Why Do Solar-Powered Cars Still Not Exist?

Thinking about zooming in our vehicles powered by pure sunlight sure sounds appealing, but the scientific calculations don’t really back this theory.

The sun is the closest thing we’ve found to a limitless source of energy. It bombards the Earth with enough energy to power a year’s worth of human electric activity in just over an hour. It won’t run out for billions of years, it doesn’t pollute our atmosphere, and it can be accessed from anywhere. You’d be forgiven for thinking it’s the perfect solution to powering our cars.

We’re not wrong to assume that solar energy is the most effective energy source available to us. It is capable of powering all our electric activity in over an hour of sunlight rays. It won’t burn out and is the best possible solution for our climate as it does not create any pollution. But what’s the problem, you may ask?

Car manufacturers and researchers have used billions of dollars to create hydrogen and electric cars, but none has created a vehicle powered by solar energy. Why is that the case, you ask? Engineering Explained demonstrates in his latest video that the reason behind this is that a car-sized solar panel can only absorb a restricted amount of solar energy, which isn’t enough for powering it.

If we calculate the total amount of solar energy the Earth gets from the sun, we can conclude the average per square meter of energy received. By utilizing that number, we find that a solar panel equivalent to the size of a Tesla-Model-3 would, in theory, receive 12-KW-equals 16hp from the sun. That amount of power enables it to cruise at 62mph without the further requirement to recharge.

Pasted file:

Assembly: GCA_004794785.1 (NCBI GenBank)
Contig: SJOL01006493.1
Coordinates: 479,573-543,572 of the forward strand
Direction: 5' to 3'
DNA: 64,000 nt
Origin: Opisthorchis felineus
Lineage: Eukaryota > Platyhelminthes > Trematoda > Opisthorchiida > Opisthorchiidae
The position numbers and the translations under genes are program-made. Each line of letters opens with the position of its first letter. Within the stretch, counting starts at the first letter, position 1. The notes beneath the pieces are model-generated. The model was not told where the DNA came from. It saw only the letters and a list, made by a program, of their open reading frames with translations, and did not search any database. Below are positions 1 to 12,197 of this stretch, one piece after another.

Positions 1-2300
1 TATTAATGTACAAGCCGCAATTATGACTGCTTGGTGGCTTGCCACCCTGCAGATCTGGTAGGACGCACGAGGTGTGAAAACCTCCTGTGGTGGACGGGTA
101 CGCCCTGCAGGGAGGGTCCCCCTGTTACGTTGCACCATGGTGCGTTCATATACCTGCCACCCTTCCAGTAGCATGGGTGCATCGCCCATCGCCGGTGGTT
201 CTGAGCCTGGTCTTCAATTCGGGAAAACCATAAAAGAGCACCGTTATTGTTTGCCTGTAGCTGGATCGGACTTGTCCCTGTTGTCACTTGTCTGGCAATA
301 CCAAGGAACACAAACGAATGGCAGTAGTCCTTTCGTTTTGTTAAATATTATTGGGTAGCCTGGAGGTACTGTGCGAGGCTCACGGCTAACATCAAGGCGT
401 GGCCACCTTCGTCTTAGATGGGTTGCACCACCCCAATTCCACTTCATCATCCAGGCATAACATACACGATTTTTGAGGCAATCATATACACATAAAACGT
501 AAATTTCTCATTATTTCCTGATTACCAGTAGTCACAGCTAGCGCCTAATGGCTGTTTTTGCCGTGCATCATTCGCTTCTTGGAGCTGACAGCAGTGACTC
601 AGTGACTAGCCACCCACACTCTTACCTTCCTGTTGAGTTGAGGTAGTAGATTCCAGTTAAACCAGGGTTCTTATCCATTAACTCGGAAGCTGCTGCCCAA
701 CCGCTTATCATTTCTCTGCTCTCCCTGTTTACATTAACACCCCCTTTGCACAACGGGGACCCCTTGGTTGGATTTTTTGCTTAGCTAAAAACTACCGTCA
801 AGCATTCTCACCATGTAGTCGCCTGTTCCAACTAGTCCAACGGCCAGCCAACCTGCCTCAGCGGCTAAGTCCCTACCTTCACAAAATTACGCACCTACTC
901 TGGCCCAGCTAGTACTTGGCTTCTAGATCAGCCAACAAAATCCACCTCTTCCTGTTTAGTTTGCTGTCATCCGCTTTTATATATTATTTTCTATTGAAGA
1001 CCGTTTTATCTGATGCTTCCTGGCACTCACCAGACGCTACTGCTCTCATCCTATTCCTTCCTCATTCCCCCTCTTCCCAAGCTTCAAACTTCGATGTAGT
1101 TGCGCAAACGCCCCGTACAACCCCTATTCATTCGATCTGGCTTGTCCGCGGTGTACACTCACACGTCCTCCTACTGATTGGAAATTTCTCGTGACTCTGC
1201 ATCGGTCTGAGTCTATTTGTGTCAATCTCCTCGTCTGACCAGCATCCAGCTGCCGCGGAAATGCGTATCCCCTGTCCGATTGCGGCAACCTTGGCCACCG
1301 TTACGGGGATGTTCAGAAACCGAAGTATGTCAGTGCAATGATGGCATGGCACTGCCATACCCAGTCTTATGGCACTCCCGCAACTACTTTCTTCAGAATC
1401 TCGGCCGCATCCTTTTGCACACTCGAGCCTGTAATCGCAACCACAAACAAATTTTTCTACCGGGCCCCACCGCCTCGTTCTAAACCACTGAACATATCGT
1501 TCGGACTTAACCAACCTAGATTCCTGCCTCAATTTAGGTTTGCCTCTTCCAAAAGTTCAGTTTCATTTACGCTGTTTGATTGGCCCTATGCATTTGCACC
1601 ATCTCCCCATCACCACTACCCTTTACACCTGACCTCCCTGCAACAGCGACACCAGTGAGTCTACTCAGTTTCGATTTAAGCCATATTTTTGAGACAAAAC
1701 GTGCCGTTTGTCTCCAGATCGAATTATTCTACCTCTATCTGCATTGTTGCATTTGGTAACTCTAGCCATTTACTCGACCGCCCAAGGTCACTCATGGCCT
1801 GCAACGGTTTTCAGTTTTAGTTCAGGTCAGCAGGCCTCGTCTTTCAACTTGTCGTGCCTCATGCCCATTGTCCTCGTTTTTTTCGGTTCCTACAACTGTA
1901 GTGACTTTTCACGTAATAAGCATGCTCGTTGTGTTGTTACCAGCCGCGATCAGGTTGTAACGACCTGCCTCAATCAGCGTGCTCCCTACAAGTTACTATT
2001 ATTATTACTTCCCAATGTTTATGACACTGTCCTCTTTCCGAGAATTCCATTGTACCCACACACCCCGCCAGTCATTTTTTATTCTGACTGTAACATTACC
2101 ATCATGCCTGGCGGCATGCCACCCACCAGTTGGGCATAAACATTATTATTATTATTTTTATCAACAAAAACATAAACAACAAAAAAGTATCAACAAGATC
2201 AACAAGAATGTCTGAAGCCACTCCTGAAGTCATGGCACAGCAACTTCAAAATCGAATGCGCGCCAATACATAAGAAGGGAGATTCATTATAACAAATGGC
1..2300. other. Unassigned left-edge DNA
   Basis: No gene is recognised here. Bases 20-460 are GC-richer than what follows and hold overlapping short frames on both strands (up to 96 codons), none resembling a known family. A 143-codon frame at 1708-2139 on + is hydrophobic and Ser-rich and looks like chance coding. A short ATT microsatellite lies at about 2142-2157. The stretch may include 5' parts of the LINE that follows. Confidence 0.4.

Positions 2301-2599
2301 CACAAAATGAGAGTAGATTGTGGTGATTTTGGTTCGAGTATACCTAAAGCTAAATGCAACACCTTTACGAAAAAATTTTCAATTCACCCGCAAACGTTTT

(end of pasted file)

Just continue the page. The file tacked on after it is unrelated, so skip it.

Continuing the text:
But it’s not that simple in real life. Only 55% of the sunlight that is reflected reaches the Earth’s ground. That too only during daytime especially at noon. Off-angle sunlight available in the mornings and evenings further restricts the amount of solar energy absorbed.

We have further technological restrictions as well. If a single ample-sized panel is manufactured, it will still be capable of absorbing only 33.7 % of solar energy that can be further turned into electricity. The car is comprised of non-solar paneled surfaces like windows etc. which limits the solar energy absorption. This results in the car getting enough energy to move at a maximum of 12mph which does not include it being able to accelerate, which requires more energy.

If the Tesla Model 3 is stationary for 8.3 days (200 hours), it will absorb enough energy to charge its 75kWh battery fully. However, given perfect weather conditions and an ideally sized solar panel, these results still lack accuracy.

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